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Lethbridge Herald Newspaper Archives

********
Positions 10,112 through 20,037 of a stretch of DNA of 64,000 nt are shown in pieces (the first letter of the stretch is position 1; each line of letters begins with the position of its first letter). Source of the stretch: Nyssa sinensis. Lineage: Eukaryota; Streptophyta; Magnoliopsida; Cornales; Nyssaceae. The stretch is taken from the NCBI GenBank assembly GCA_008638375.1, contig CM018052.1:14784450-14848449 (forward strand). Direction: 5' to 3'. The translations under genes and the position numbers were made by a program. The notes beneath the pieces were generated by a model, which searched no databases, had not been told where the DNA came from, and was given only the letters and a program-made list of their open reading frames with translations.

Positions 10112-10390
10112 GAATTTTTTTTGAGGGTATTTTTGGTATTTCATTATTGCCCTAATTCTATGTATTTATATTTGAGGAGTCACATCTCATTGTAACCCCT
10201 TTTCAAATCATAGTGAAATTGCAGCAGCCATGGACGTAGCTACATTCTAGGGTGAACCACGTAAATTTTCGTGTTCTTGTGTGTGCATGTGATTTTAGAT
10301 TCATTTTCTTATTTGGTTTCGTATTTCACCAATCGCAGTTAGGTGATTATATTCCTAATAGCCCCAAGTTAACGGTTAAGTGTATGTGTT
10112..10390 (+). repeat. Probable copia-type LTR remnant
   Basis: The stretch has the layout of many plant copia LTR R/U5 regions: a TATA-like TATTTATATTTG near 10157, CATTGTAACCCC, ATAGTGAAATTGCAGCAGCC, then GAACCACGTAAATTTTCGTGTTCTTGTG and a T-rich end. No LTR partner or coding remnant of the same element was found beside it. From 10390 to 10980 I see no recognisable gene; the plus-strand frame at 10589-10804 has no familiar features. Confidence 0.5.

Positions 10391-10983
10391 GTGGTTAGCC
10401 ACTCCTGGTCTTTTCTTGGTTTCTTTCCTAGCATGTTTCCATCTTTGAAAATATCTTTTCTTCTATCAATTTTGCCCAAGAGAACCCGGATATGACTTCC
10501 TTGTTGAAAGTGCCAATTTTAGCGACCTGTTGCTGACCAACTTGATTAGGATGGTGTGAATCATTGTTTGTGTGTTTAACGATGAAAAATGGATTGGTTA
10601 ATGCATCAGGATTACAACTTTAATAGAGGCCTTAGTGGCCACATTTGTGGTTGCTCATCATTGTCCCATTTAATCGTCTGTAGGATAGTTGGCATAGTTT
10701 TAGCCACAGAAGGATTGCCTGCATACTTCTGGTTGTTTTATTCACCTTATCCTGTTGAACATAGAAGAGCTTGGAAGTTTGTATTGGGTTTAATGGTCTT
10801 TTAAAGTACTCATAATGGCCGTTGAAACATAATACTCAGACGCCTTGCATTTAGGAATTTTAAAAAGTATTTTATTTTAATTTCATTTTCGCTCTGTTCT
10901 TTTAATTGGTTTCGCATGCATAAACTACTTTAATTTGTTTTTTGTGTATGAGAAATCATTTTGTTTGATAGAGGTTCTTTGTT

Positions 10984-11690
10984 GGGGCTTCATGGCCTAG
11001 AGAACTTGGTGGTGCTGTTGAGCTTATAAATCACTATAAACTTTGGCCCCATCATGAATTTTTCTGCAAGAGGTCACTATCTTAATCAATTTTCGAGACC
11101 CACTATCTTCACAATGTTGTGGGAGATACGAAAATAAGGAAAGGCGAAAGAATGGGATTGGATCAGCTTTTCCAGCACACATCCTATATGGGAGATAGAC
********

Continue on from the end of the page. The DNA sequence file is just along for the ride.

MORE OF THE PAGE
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Lethbridge Herald, The (Newspaper) - March 12, 1973, Lethbridge, Alberta "4 THE IETHBRIOGE HERAID Monday, Match 12, 1973 Switching votes The politics of the developed world is not moving right or these days, writes a distinguished com- mentator. The trend, he says, is to- ward cushioning the effects of ram- pant economic growth. Affluence has brought a new life style in which familiar values seem to be threat- ened so that some people anxiously seek a way of drawing back and find it in switching votes. As a consequence of the shifting vote, governments tend to hold pow- er small majorities or by means of coalition. This makes for caution in setting policy and effectively ap- plies the brakes to headlong growth. It is true that governments in the developed world have not fared well recently in elections. Even the ap- parently resounding endorse m e n t given Republican President Richard Nixon by U.S. voters was tempered by putting Democratic majorities in both houses of Congress. Yet, inter- esting as the thesis is, some skepti- cism about it is hard to suppress. That the thesis is based on evi- dence such as a scientific sampling of voters in various countries would yield seems unlikely. There is the almost insuperable difficulty of mak- ing such a survey in the fact that voters enjoy secrecy in casting their ballots so that switchers could not be identified for interview. In any case, the reasoning set out in the thesis is so subtle that it is impos- sible to imagine that any substan- ial number voters would employ it in reaching their decision. Very few people, either in their words or by their actions, indicate that they want economic growth slowed down. The main concern seems to be that not enough mater- ial gain comes their way and often the government is blamed for this. Thus it might be argued that votes are switched in the hope that an- other party could get the economy moving faster, not slow it down. Ne doubt there is a lot of uncer- tainty and anxiety to be found in people everywhere and it is prob- ably reflected in the way ballots are cast. But there are likely to be many factors involved in the outcome of elections besides a vague anticipa- tion that a hampered government might slow growth and save values. Maybe people don't see much differ- ence in political parties and simply toss a coin when making their choices. Education in Ulster A while back, an article proposed that part of Northern Ireland's present trouble might be due to shortcomings in its educational sys- tem. Critical attention was called to the rather small by our standards that complete what we think of as a normal level of school- ing. There can be no denying that note- worthy improvements have taken place. According to "Education in Northern an official publi- cation of the Northern Ireland Infor- mation Office, in the past 25 years money spent on education in Ulster has increased 11 times, from rough- ly 20 to 225 pounds per pupil. Dur- ing the same period there has been an increase of more than 150 per cent in the number of teachers, while class sizes have been reduced from an average in the high 30s to a very creditable 23. This article also sets our figures which show dramatic increases in the proportion of Northern Ireland's young people who attend high school. Undoubtedly there has been salu- tary progress. But however high the quality of this education may be, disturbingly few are getting it. To have only one out of every nine 18-year olds still in school just isn't enough, even if it is nearly three times the number that attend- ed ten years ago. The people must ask A few weeks ago.Lethbridge city council decided against a special plebiscite on fluoridation, because it would cost more if it were held sep- arately from a general civic elec- tion, and because there appeared to be little public demand for it. The latter observation should give some concern. No single public project would save more dollars for the money spent, none would relieve more pain and distress, none would be safer. Scores of millions of people are drinking water fluoridated naturally or arti- ficially, with better teeth to show for it. There is no reason why Leth- bridge people, especially child r e n, should not be getting the benefits of this So why isn't there such a demand for it that city council would be forced to order an immediate pleb- iscite? Why the delay? Organized to death My young son has bis father's looks, I'm told especially since I bought him the liockey goalie's mask. It's something about the smile. Sort of a Mona Esposito. When I was buying the mask for the boy, amid all the sports department gear for junior atliletes, I reflected on how things have changed since the days when I played shinny. I was 12 years old before I learned that fee hockey was not played with an old tennis ball. When we played hockey we did not wear a helniet, pads, or a uniform. We didn't even have skates. What vre did was freeze our sneakers. We put them in the icebox till they were solid, then off we clomped to the frog pond. If the pond was frozen too, so much tho belter. It improved our slap shot. The only piece of equipment we had was the hockey stick, a sturdy piece of pet- rified forest that we protected with our lives. The reason why nobody needed a .helmet was lhat none of us would risk splintering his precious stick on an oppon- ent's head. When I see today's young hockey players in (ho NFIL slashing their sticks at one another, I ask, and ponder the wages of affluence. When I was a kid we had all-purpose sports equipment. This comprised mostly the basic sneakers. Those who couldn't af- ford sneakers painted lacea on their feet. My tennis racquet was loosely strung enough to serve also for lacrosse and, in season, sow-shoeing. Our tennis balls like our golf balls we never bought. Wo hung around tho posh dubs when tho (at ladies were playing. When they lost a ball they couldn't be bothered looking for it. We could. Usually before it had stopped bouncing. Because grown-ups rarely lost both skis at once, youngsters didn't ski. Unless, that is, tjey weve blessed with a natural de- formity of the lower limbs. Not only were my feet too small, my mother refused to give me the wax to rub on them. As for playing basketball or football pure Cloudland. The only time an adult took an interest in my game of anything was when the ball went through his win- dow. Then I got instruction, much of the value of it was lost, unfortunately, because I was concentrating on getting the hell out of there. Not that I begrudge today's children the coaching and the costly trappings of par- ticipation in sports. On the contrary, some- times I feel sorry for the little beggars. "Can you come over and I hear one of them ask his chums. Who replies dourly: "Naw, I gotta go to my soccer prac- tice." 1 get the impression that a good many kids feel the same way about their tennis lessons as we felt about our piano lessons. Viz, This is why I bought my son one of the less expensive hockey goalie masks, a make unendorsed by Jacques Planle or even Yves St. Laurent. I don't want him to feel obliged to wear the mask lo watch Hockey Night in Can- ada. I'll he satisfied io long as he wears it any time he plays hockey, or baseball, or football, or volleyball, or Hair won't do it By Carl T. Rowan, U.S. syndicated commentator "When they asked me if 1 wanted to be where the action was, this wasn't what I had in mind." What happened to Jack? By Shaun Herron, Herald special commentator Jack Lynch, the former Irish' prime minister, looked like the most comfortable politician in Europe, as well as being the canniest. He must have thought so himself; or maybe he didn't. Maybe he knew something wasn't quite right, for he called a snap election giving the op- position three weeks to get ready, while he still had a year of his term to go. People resented tha snap. Voting in Ireland is very much a like-father-like-son matter. And the parties have histories in a peculiar sense. For ex- ample, what was formerly the- main opposition party, Fine Gael, might be called the Mi- chael CoEins party. Fianna Fail might well be called the De Val- era party, which being said means that Fine Gael was the government party in the civil war and Fianna Fail was the IRA party that declared war on the Irish government over the treaty that created the Irish state. Things like that stay in the blood and in the polling bcoth. Jack Lynch was sure lhat because his parfy reigned for IS years, father and sen would do it all over again. They didn't. Why? There were many reasons, some them very creditable to the Irish in general. First, the cost of living. It keeps rising. A pound of decent meat costs S2 in Ireland and wages ore a third of ours. Everybody is much more prosperous these days, but one of the fruits of prosperity is ingratitude. prosperity is more expensive, let's have somebody who can give us cheaper prosperity. But behind this general theme there were some very Irish things. Nobody really believes that the Lynch government is an innocent government. Talk of corruption was widespread and even Fianna Fail support- ers talked about it freely. I have no idea whether what I heard is true, People over there believed it and lhat w a s enough. There were some grounds for it that linked it with the gun- running case that led Jack Lynch to put on trial three oE his cabinet colleagues. They were acquitted. But no one be- lieves in the innocence of the whole cabinet, was tok! by a rnnn very close to the cabinet that tlie allocation of one hun- dred thousand pounds of ster- ling to buy guns for the IHA in Ulster was in fact a cabinet decision. "They were all in it and the three ministers took the rap when Jack found out the people were against any inter- ference in tha North." That came from a high political source. So there was a widespread feeling that a seedy political manoeuvre had taken place to get the government out of a hole, and it all looked worse when Jack lowered the boom on the IHA. He had shifted his feet too far and too unconvin- dngly, to get in line with (he feelings oi the people. In other words that marvellous word "credibility" got into the Irish mind. They were against the Letters Good neighbors The individual who used the signature Granum resident on his letter of March 3, taints a whole community by not hav- ing the intestinal fortitude to sign his own name and is not worthy of having his opinion considered. I am. sure the majority of the citizens of the Granum district appreciate the neighborlincss and willing help of the Hutter- ian Brethren m times of dis- aster such as A person does not cease to be a good neighbor just because his beliefs and way of life are different, FRANCES CESArt Better world I read in a letter written by Mr. Hancock of Raymond a couple of weeks ago that ice have to make a sr-crificc, the teachers in the forefront, to curb inflation. But I think his letter is a cry in the wilderness, because the teachers are not satisfied with the wages. The teachers' assoc i a lion wants more and more, but that Is not the way to fight infla- tion. The old saying is "When you want to make the world bsller, you have to start with yourself." J. VAN DYK CoaWale, gun-running. They were against the antics of their government. People said to me from all parties that the government actually promoted the troubles in the North thinking the peo- pla would approve; and they didn't. More: Where did the one hun- dred thousand pounds go? It actually didn't buy guns or if it did they didn't arrive. Who got the money? Any taxi driver will tell you. It went into the pock- ets of A and B and C. From the Border to the sea, they be- lieved this: corruption again. Then during the election Fine Gael promised to cut all rates on property by 50 per cent. Jack attacked them fiercely. Where would the money come from to compensate local auth- orities? The scheme was crazy a massive bribe. The follow- ing week what did Jack do? He announced that if his govern- ment was returned they would abolish rates altogether! That did it. Credibility, again. In tlie end, of the two parties in the opposition coali- tion, Labor lost quite heavily at the polls but Fine Gael in- creased its popular vote more heavily. That is what tells the tale: The switch in family vot- ing was quite heavy, lor Le- land. Those who say Mr. Lynch was defeated because he low- ered1 the boom on the IRA are quite mistaken. Both the part- ies of the coalition will be far tougher with the IRA than Jack Lynch could ever bring him- self to be; indeed, the IRA said so when Hie results were out. Indeed, a tougher line with the IHA is what the people want. In spite of the shift in pop- ular vote, the new government hss no great margin to work with. The Irish electoral sys- tem makes that almost inevit- able. The final figures in seats do not reflect the shift in votes because of the multiple trans- fer system of the votes of the losers, The important thing about the result was that the Irish people reused to be bought by offers they thought might be delivered but then again, might not. It's a change in Irish politics and one for the better. There are many signs that the people of the Re- public arc very anxious indeed to enter into the 20th century. The result o[ this election was one of them. WASHINGTON White read- era of this newspaper can move on to the crossword nuzzle. or the bridge column, or the sports pages, I want to rap a hit with my black readers today. And if what I say angers a few brothers and sisters, so be it. But it's time blacks es- pecially young blacks stop- ped deluding themselves into believing that the sheepish fol- lowing of stupid fads is "black solidarity." It is time to stop swallowing this malarkey that .styling your hair in 30 nappy plaits, with enough head skin showing to cane-bottom granny's rocker, is the epitome of "pride hi racial heritage." The current Ebony magazine has a feature called "Is tha Afro on the Way It sug- gests that the college group d'dn't find enough "black pride" in the old Afro, so young blacks have now resort- ed to "ancient African hair- styles" such as the "free corn- row" modeled by a lassie who looks as though she got her head caught in a corn- slmcker. Another sister sports "cornrows tipped with and looks as though she got trapped in a stampede of hun- gry locusts. Anybody who didn't find enough "black pride" with a "bush" is supposed to finally discover his or her black ident- ity in a "comrow." This is, to put it as decently as I can, pure Americans-can let their hair grow to the ground, they can shave till their heads outshine, cue balls, they can straighten or tease or crocinole or curl or process, they can buy wigs till they run out of money (as a lot of Africans do in Nairobi and other African cities I have but there isn't going to be any "meaningful" black making solid achievements in competition with the white ma- jority. Nothing galls me more than a black dude who is cutting classes, or who never reads a newspaper or magazine or book, or won't bold onto a job, or won't give a dime to help ionic needy black, sitting around the barber shop or the pool hall or tlie student union talking about how Ms "rags" or his symbolizes black pride. No Greek, no Jew, no Roman, no Aztec ever designed enough rags or grew enough hair to cloak failure to the extent that it could pass for "pride." Black people in this coun- try face a grueling challenge of survival. Many of the most powerful forces in the land are arrayed against us these days, some openly and some secret- ly. So we need to put down all the nonsense and bull, and get about the business of manning the ramparts. I don't give a damn how you style your bair; what bothers me is that you spend more time on your hair than on your physics or Eng- lish class. That folderol over "ancient African hairstyles" gave n> special pain in the scalp be- cause I read it just after read- ing a very troubling article by a black senior at Harvard. This young man, Sylvester Monroe, wrote in the Saturday Review of Education, about what happened as black stu- dents have let .their search for "blackness" and "pride" car- ry them to a separatism that shuts them off from the intel- lectual strength of Harvard. Monroe quotes a black Har- vard professor, Martin A. Kil- son, as saying: "The problem with black students at Harvard is that they are too caught up in ideology. Most people who deal in ideologies believe only 10 per cent of it, at most. But blacks at Harvard want to be- lieve 90 per cent of their own ideological So true. A M of young peo- ple think they are snowing Whitey. They are going through his university, taking his degree, without submitting to' the rigors of his academic procedures. They get away with it because Whitey doesn't know how to cope with "black solidarity." But these young blacks snowing themselves. Sometimes destroying themselves. Not many are as honest as Monroe, who admits that he is nervous as hell about leaving Harvard to compete in a "complex, de- manding white world." Monroe fears that he has screwed him- seif by spending three years at Harvard in "an isolated black vacuum." Let's face reality: we don't have enough firepower to take this country; we don't have enough manpower to dominate it; we don't have enough dol- lar-power to buy it. And we'll he short of all these "powers" until we develop a lot more brainpower. In truth, that's the one power we can develop rap. idly, with zeal, without scaring the dominant group to the point Ui at it loads on new oppres- sions. So, In the name of the souLi of black folk, let's say to hell wilh this nonsense about hair. Let's face up to some tests of manhood and womanhood that are truly relevant to black up- lift. C I'" lr "Vou've got fo ooVnif, this oirtine has done ihe job crs ffff os playing down ffte sexy, image of their tellers are welcome and will be published providingi identification is included (name and address are re- quired even when the letter is to appear over a pseu- they are sensible and not libelous; they are of manageable length or can be shortened (normally, letters should not exceed 300 they are deci- pherable (it greatly helps if letters ore typed, double spaced and with writers do not submit letters too frequently. The Lethbtidge Herald 504 7th St. S., Lelhbridge, Alberta LETHBRIDGE HERALD 00. Proprietors and Published 1905 ISM, by Hon. W. A. BUCHANAN Second Class Man Registration No. 0013 J1" "nil the Canadian Oally Newspaoec Publishers' AsMctetion ths Audit Bureau a W. MOWERS, Editor and Publisher THOMAS H. ADAMS, General Manage" DON PILLING WILLIAW HAY Mlniglng Ednor AssocHle Editor tOUGLAi K. Editorial Edllor ROY f. WILFS Manager THE HERAID SERVES THE SOUTH' ;